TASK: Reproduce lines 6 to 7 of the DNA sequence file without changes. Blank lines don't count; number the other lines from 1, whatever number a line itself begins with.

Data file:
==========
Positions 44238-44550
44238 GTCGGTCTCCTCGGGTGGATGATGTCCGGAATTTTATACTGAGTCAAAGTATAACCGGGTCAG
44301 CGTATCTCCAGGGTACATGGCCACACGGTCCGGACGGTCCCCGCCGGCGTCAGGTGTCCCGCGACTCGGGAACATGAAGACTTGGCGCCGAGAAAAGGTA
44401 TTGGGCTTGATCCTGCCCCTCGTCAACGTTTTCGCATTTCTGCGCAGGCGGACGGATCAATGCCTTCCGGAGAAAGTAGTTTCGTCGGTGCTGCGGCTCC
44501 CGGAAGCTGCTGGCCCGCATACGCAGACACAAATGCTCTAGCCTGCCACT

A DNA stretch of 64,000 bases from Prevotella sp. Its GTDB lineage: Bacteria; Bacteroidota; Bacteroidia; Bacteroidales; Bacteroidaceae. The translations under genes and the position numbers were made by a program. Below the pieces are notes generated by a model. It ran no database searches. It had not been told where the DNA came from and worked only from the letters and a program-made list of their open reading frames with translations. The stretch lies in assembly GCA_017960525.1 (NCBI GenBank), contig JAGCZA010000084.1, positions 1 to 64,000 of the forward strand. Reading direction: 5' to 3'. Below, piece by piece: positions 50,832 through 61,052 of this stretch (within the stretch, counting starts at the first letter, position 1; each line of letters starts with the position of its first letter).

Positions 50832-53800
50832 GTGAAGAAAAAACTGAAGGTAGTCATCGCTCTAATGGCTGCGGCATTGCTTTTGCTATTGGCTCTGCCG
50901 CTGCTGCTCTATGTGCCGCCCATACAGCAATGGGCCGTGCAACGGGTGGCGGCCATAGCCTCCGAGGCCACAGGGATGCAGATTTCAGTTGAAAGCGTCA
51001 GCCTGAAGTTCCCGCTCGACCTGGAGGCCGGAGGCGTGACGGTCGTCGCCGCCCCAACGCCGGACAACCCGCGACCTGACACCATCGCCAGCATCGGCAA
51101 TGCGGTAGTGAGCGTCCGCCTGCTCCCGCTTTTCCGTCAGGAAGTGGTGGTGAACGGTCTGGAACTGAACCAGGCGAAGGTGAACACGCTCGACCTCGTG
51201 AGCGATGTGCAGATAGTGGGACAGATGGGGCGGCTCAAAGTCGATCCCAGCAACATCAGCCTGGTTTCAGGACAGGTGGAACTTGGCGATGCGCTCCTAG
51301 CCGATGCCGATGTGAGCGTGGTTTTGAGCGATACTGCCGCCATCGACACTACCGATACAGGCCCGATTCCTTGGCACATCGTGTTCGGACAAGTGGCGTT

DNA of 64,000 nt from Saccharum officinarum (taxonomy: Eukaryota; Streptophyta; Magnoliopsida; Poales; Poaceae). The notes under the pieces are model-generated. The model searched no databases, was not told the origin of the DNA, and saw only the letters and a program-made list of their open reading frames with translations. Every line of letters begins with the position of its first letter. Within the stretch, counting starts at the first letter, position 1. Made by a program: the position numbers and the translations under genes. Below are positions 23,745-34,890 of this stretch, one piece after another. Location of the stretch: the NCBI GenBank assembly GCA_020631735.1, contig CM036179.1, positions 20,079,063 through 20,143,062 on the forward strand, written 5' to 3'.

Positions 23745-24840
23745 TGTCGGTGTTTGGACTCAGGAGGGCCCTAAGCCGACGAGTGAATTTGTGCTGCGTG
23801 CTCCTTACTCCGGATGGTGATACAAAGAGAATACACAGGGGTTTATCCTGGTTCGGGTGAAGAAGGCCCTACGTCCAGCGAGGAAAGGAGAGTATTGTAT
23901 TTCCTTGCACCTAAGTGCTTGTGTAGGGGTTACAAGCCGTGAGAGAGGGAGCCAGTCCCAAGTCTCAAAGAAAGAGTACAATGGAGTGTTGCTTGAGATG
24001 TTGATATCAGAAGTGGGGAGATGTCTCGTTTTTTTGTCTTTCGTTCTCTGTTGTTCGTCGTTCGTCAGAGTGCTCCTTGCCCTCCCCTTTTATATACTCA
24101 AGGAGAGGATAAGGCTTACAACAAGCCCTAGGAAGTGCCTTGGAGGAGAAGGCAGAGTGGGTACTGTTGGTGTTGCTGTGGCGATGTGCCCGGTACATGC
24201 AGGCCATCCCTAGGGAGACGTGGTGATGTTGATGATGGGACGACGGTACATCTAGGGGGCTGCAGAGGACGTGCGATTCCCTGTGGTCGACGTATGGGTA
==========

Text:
A DNA stretch of 64,000 bases from Prevotella sp. Its GTDB lineage: Bacteria; Bacteroidota; Bacteroidia; Bacteroidales; Bacteroidaceae. The translations under genes and the position numbers were made by a program. Below the pieces are notes generated by a model. It ran no database searches. It had not been told where the DNA came from and worked only from the letters and a program-made list of their open reading frames with translations. The stretch lies in assembly GCA_017960525.1 (NCBI GenBank), contig JAGCZA010000084.1, positions 1 to 64,000 of the forward strand. Reading direction: 5' to 3'. Below, piece by piece: positions 50,832 through 61,052 of this stretch (within the stretch, counting starts at the first letter, position 1; each line of letters starts with the position of its first letter).

Positions 50832-53800